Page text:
Sleep, Menopause and Estrogen Therapy

Woman and insomnia

Menopause can be grossly uncomfortable for women, with symptoms like insomnia, night sweats, hot flashes, and irritability, all of which can lead to further health concerns and decreased quality of life.  Early postmenopausal women often talk to their providers about the efficacy of low-dose estrogen therapy to help reduce or eliminate these symptoms.

The Kronos Early Estrogen Prevention Study (KEEPS) provided scientists with data that compared two forms of hormone therapy (HT) against menopausal symptoms.  These results were compared to those who were treated with a placebo for four years.  Results were published in the journal, Menopause. 

Most women in this stage of life are going to have symptoms, with vasomotor symptoms (VMS; night sweats and hot flashes) being the most common complaints.  VMS are reported in about 85% of cases.  While the link between declining estrogen levels and VMS is well known, it is less known as to why there is a link between these hormones and symptoms like insomnia, depression, and irritability.  Few studies have been dedicated to this research and even fewer have looked at whether HT given for an extended time could help with these symptoms.

The KEEPS study was a clinical trial that took place at multiple centers, using 727 female participants between the ages of 42 and 58, who were within three years of their last menstrual period.  This study was done to compare the effects of a placebo versus transdermal estradiol and low-dose oral conjugated estrogen (CEE).  The women in the study were randomized to receive one of the three treatments, along with progesterone for 12 days a month (except in the placebo group).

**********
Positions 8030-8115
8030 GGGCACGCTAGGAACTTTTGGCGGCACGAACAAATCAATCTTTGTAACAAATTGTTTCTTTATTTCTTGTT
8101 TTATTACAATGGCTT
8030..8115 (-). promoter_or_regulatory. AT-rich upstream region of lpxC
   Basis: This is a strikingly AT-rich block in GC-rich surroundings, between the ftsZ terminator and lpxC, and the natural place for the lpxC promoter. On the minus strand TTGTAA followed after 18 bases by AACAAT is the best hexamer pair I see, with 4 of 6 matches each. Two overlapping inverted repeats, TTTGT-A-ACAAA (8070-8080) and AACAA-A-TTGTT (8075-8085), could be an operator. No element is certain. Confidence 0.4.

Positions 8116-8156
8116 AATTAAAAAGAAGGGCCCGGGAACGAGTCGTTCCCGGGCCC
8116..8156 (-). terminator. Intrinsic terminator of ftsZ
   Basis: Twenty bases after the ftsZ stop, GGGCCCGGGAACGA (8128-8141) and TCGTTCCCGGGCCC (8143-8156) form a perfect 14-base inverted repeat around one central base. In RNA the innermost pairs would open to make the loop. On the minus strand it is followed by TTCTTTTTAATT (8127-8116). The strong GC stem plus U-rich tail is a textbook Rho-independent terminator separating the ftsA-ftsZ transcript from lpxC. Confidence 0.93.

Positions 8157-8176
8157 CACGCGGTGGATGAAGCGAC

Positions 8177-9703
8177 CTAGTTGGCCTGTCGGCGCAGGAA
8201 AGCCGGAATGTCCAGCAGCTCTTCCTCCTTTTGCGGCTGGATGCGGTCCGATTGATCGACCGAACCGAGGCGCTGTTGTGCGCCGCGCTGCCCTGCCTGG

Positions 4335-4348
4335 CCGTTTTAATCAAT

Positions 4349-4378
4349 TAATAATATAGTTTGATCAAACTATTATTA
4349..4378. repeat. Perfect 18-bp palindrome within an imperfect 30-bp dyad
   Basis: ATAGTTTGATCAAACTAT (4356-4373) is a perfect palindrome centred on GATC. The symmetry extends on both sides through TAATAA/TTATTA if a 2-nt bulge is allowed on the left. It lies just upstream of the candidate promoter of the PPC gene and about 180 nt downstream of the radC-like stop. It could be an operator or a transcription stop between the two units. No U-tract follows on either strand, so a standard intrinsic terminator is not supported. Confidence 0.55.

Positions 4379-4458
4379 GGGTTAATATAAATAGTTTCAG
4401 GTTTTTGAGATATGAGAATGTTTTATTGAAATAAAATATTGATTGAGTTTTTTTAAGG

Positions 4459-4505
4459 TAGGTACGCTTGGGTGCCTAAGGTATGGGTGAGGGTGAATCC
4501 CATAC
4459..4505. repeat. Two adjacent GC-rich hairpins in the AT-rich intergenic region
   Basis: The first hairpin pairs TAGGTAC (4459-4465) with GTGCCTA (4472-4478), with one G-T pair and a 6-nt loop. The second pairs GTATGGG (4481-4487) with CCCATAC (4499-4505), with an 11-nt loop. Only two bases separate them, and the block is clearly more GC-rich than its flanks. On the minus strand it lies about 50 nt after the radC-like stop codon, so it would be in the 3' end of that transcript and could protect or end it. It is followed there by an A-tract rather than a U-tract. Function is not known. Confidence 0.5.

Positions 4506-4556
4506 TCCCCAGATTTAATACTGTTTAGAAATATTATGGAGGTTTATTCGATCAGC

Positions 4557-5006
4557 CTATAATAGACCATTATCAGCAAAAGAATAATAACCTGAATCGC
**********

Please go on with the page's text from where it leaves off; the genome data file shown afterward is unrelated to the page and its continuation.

A menopause checklist was given to the participants before they were put into their group.  This checklist was redone at 6, 12, 24, 36, and 48 months.  Symptoms were self-reported and included current symptoms of insomnia, night sweats, irritability, and hot flashes.  There were several study drop-outs, with the end-of-study assessments including 211, 170 and 173 people in the placebo, transdermal estradiol, and CEE groups, respectively.

The screening showed the following results:

  • At baseline, hot flashes were reported as moderate to severe in 44% of participants.
  • At 6 months, hot flashes and severity had decreased to 29.3% in those on the placebo, 7.4% in those on transdermal, and 4.2% in those on CEE.
  • At baseline, night sweats were reported as moderate to severe in 35% of participants.
  • At 6 months, moderate to severe night sweats were reported in 19% of placebo patients, 5.3% in transdermal estradiol, and 4.7% in CEE patients.
  • Symptom reduction was maintained throughout the study in all groups.
  • From baseline to 6 months, insomnia and irritability decreased across the board in all groups.
  • Insomnia was reduced in active treatments and the placebo, but there was more significant improvement in those in CEE group at 36 and 48 months.
  • Transdermal estradiol was noted to be more effective for insomnia at 48 months.
  • Irritability was not significantly improved in either treatment group compared to the placebo.

Dr. JoAnn Pinkerton, Executive Director at the North American Menopause Society noted that this study shows improvement in the intensity of hot flashes with the use of low dose CEE or transdermal estradiol from baseline.  This improvement was sustained over a period of four years, which is a significant finding.  This indicates that low-dose HT should be considered when physicians are looking for how to treat menopausal symptoms based on the patient’s medical issues and needs.

For the first time, this study compared longitudinal menopause symptoms treated by different HT and micronized progesterone.  Either transdermal estradiol or CEE HT were noted to be highly effective in treating the traditional menopausal symptom of hot flashes and night sweats.  There was very little notable difference between the two groups, leaving options open for providers and patients.  HT offered a pronounced reduction in moderate to severe symptoms, which are often the cause of women seeking treatment to begin with.  Insomnia was also notably reduced with the use of HT.

Reference: https://www.eurekalert.org/pub_releases/2016-10/tnam-let102516.php

Rachael Herman is a professional writer with an extensive background in medical writing, research, and language development. Her hobbies include hiking in the Rockies, cooking, and reading.

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